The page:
Chapter 1How to have a Stress-Free Bankruptcy
Chapter 2What is Bankruptcy
Chapter 4What is the procedure?
Chapter 6What can Bankruptcy do for you?
Chapter 8Is Bankruptcy Bad?
Chapter 9What does Bankruptcy cost?
Chapter 10Can I file without my spouse?
Chapter 12Do I lose anything?
Chapter 13Does Bankruptcy "Ruin my Credit"
Chapter 14Can I keep bills off my bankruptcy
Chapter 16What about the Credit Union?
Chapter 18What about my car?
Chapter 19What about my House?
Chapter 20When do creditors stop bothering me?
Chapter 22Joint Accounts with Parents
Chapter 23When do I stop paying creditors?
Chapter 24Gas, Electric & Phone Bills
Chapter 26What Bankruptcy won't solve
Chapter 27Chapter 13 Debt repyament Plans
Chapter 28Will I be able to get credit again?
Chapter 29Bill Consolidation Loans
Chapter 30Bill Consolidation
Chapter 31Wage Assignments, Deductions and Levies
Chapter 32Student Loans
Chapter 33Can I get rid of Taxes
Chapter 34NSF Checks, Traffic & Parking Tickets
Chapter 35Surrendering Real Estate & Time Shares
Chapter 36Business Bankruptcy
Chapter 37Professional Persons
Chapter 38Do you ever "Not Get" a Discharge?
Bankruptcy can be used to get rid of bad car deals, or help you to pay for a vehicle you want to keep. You can buy a car on credit after filing bankruptcy, so you may want to dump a gas guzzler or high payment vehicle and get a cheaper one.
If you are like most people, your car is financed. The U.S. Department of Commerce estimates that, in 1991, the average cost of owning a car that is financed is over $425.00 per month. The cost of owning a car includes the monthly payment, the interest lost on the down payment or cash value of the trade-in, repairs and maintenance, depreciation (the amount the car goes down in value every month), license and taxes, as well as gasoline and oil. I have seen more than a few people who are paying more for their car than for their rent. If they were living in their cars, that would be a good idea!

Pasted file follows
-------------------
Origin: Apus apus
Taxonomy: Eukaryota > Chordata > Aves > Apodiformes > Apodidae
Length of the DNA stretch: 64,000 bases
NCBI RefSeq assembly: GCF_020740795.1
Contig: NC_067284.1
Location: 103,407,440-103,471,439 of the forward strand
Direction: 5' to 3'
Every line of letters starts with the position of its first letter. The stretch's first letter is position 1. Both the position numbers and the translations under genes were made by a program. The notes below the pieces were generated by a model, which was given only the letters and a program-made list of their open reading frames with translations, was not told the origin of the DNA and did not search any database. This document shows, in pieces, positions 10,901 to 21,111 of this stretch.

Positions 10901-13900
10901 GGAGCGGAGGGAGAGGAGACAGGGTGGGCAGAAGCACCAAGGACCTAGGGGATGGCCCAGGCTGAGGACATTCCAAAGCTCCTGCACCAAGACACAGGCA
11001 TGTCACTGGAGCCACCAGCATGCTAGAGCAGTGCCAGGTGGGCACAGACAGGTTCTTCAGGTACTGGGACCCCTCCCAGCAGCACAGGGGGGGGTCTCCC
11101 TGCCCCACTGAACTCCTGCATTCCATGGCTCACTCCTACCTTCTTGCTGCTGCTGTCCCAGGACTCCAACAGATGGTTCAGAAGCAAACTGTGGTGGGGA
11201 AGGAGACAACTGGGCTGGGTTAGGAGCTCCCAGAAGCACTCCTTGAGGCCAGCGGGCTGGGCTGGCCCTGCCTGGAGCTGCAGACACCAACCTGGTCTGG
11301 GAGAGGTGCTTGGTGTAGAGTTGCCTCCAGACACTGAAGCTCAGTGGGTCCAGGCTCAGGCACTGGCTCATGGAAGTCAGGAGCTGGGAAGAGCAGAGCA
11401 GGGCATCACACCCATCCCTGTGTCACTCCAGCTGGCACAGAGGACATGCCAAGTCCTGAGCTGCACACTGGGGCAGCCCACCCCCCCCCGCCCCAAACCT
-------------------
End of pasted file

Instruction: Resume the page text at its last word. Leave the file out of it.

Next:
Many people are suffering from "car fever" when they buy a car. Dealers have relationships with finance companies that allow them to finance any kind of deal. If you want to finance a car with a bank or a finance company that has no relationship with the dealer, the first thing a loan officer will do is look up the car in a book which lists the value of the car. There are several services which provide such information. Most finance companies or banks that have no continuing relationship with a car dealer will only loan you 70 to 80% of the average retail price for the same type of car listed in the book. If you are paying more than the average retail price, you will be able to get a loan based on the average price similar cars are usually sold for, not on 75% of what you want to pay.
What does this mean to the average car buyer? It means that if you are paying too much more than the usual price everyone else pays for similar cars, the "average retail price", you will have to put more money down. However, finance companies that have regular relationships or agreements with car dealers will lend you almost any amount, regardless of how much the car is really worth. In other words, they will finance you for the price the dealer got you to pay, not what the car is really worth.
When that happens, often the car is worth less than you owe on it. If the difference between what you owe, and what you could sell the car for, is very great, you may want to give the car back to the finance company. Then, you won't owe anything, and you can start fresh and get another car.